Featuring Sarasota Leisure Inside ART INVASION ASK OTUS SARASOTA LEISURE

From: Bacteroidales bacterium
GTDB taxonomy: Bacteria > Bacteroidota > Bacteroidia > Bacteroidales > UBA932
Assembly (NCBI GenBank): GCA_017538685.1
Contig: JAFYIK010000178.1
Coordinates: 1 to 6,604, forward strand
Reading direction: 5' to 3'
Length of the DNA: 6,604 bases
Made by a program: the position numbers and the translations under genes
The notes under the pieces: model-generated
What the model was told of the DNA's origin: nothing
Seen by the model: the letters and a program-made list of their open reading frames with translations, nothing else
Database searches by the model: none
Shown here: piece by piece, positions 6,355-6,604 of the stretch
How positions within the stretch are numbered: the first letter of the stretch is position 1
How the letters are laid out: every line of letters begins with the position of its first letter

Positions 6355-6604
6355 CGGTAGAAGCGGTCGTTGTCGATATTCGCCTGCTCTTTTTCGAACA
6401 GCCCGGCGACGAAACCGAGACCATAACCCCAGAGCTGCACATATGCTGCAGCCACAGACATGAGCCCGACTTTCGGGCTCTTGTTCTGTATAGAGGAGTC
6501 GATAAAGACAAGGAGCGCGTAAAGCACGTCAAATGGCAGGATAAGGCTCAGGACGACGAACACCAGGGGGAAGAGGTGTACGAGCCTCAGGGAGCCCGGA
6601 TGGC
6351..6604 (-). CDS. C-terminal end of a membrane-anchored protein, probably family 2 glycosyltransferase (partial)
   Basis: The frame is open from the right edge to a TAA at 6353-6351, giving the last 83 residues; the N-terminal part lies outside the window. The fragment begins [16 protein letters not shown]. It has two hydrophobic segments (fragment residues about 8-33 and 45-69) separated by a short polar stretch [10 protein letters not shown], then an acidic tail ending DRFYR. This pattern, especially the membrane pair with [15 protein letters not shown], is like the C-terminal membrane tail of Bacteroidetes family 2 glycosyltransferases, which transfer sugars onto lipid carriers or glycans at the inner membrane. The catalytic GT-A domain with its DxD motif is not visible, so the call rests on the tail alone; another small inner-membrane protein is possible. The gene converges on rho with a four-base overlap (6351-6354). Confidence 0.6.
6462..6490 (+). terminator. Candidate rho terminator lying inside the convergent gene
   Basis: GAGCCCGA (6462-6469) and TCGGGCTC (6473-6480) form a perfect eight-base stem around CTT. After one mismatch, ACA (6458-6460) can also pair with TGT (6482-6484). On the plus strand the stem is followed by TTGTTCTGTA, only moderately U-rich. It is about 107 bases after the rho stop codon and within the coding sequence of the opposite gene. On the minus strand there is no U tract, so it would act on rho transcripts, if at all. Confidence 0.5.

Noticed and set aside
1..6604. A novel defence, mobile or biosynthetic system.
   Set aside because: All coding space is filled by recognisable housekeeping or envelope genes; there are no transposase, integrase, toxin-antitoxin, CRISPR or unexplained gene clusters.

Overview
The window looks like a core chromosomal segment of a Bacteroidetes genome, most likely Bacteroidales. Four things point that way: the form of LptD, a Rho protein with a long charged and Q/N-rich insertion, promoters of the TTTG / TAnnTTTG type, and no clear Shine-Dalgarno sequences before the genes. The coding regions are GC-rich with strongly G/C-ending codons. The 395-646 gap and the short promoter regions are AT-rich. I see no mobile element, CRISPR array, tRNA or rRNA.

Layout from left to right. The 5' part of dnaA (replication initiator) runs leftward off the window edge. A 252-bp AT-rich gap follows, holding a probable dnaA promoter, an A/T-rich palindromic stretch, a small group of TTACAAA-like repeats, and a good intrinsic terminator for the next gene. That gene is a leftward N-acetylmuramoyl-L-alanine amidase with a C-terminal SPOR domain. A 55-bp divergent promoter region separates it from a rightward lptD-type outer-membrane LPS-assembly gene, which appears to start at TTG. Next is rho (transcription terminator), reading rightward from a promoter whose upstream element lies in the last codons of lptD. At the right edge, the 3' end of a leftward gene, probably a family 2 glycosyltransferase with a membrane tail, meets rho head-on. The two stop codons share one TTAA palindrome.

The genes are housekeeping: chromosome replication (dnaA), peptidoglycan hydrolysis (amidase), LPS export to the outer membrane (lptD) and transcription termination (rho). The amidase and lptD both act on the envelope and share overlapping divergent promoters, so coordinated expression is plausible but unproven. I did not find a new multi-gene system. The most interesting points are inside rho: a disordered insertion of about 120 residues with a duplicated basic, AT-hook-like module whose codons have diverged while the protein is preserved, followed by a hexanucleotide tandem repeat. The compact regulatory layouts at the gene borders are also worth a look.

A few consecutive days out of every year, the city of Miami is transformed by artists, art acionados and art dealers into one of the largest celebrations of art appreciation in the world, all centered on the international exhi bition Art Basel in Miami Beach. This year, more than 50,000 visitors swarmed the massive Miami Beach Convention Center between the morning of Wednesday, Dec. 5, and the evening of Sunday, Dec. 9, to feast their eyes on or purchase some of the most fa mous and sought-after art pieces in the world. The ofcial Art Basel exhibition, however, was only one part of the weekends festivities, which included numerous unafliated satel lite fairs, private gallery exhibitions, musical performances, parties and more, all spread throughout the city. Every genre, style and subculture of art was represented, from the classical to the contemporary, the structured to the experimental, the mainstream to the un derground. For the right price, patrons had the opportunity to admire high-end gallery pieces, or, for no price at all, passersby could witness pieces of street art being brought to life in real time and in open daylight. In the words of rst-time Art Basel patron Ri cardo Maldonado, who spoke with The Sara sota News Leader inside the convention cen ter on Dec. 7, Art just takes over Miami for the weekend in every way possible, and every ones involved in it. Various pieces on display in the Mike Weiss Gallery exhibition at Art Miami in Miami, Dec. 8: (foreground) Liao Yibais 2011 stainless steel sculpture Chairmans Chair; (background) Jan De Vlieghers Antique Porcelain Plate Series multiple paintings with no dates listed. On tables fur ther to the right are more pieces by Yibai. All photos by Arielle Scherr STREETS FLOOD WITH PEOPLE FOR ART BASEL IN MIAMI BEACH ART INVASION By Tyler Whitson Staff Writer